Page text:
In this chapter, you will learn about reports that generate different versions of a form letter based on changing conditions. By following the steps in this chapter, you can generate the report output shown in Figure 23-1 and Figure 23-2.
The two form letters above were generated from the same report. As you can see, the two letters share a number of features. Hence, it is more convenient to create a base form letter and then apply conditions to certain parts to determine whether they should be displayed for the current record, in this case, employees.
Conditional printing is useful when you want to display a section of a report only if certain conditions are met at run time. Conversely, you may wish to use conditional printing to suppress certain information for those who don't need it.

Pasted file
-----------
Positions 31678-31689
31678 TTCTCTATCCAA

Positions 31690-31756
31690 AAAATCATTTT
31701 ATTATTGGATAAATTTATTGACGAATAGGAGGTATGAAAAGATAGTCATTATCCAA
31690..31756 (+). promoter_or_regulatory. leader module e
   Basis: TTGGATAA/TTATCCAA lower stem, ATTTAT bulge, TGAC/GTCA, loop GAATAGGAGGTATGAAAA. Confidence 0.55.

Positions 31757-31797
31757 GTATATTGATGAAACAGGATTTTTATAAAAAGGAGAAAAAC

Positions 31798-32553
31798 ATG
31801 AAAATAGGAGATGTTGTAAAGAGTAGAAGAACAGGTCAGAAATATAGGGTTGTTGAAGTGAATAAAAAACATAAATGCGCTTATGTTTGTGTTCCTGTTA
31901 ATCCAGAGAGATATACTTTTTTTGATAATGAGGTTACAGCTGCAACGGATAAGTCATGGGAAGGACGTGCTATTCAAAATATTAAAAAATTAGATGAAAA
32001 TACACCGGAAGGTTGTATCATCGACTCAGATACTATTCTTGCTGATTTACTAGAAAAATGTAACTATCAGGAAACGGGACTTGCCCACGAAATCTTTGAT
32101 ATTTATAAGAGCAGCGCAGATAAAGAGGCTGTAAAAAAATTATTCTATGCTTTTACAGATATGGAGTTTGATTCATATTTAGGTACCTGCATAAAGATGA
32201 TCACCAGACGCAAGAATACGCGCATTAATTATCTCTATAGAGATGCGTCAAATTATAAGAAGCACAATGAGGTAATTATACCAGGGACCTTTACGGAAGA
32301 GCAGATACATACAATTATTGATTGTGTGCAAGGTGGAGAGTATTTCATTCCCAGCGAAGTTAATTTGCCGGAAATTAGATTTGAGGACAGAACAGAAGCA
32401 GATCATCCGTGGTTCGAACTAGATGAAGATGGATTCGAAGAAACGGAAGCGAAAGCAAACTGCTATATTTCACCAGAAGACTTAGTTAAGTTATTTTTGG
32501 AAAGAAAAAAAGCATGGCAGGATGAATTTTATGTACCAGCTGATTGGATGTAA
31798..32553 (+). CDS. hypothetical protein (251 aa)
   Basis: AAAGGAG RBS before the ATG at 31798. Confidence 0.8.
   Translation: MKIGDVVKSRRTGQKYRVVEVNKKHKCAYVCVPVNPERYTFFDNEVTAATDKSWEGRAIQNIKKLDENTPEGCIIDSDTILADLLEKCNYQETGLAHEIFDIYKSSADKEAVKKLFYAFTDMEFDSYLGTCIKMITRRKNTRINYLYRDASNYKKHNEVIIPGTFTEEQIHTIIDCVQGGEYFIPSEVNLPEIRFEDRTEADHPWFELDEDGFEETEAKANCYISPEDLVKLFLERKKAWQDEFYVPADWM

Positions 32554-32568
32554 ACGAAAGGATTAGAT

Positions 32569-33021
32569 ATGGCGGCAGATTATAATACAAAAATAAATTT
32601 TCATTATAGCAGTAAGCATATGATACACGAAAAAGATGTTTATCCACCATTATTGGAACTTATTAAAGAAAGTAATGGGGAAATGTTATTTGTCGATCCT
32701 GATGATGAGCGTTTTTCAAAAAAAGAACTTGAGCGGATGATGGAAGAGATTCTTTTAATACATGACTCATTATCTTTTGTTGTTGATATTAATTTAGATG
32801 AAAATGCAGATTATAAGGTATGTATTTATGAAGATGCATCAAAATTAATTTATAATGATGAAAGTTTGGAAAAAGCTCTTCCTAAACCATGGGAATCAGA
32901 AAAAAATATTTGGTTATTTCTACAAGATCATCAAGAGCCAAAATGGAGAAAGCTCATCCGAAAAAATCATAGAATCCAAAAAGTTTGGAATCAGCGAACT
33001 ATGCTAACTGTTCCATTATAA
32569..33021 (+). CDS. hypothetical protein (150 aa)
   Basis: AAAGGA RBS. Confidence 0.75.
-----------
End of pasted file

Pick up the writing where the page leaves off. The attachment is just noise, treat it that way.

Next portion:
This report uses one query to select all data.
This report uses the Form Letter layout style. You'll also create the various pieces of boilerplate that will comprise the letter. To govern the printing of these boilerplate objects, you'll use vertically collapsing anchors and PL/SQL format triggers to conditionally produce different form letters for employees who meet the specified criteria.
In this example, you will create a form letter to invite all of your employees to the company picnic. For your top sales representatives, though, you also want to include a special invitation to a dinner party in the form letter. For all other employees, you want to include a thank you without the dinner invitation.
As you build this example report, you will:
Add Logic for Text, which involves anchoring objects together and creating format triggers to control whether the text displays.
To see a sample conditional form letter report, open the examples folder named
condform, then open the Oracle Reports example named
condform.rdf. For details on how to access it, see "Accessing the Example Reports" in the Preface.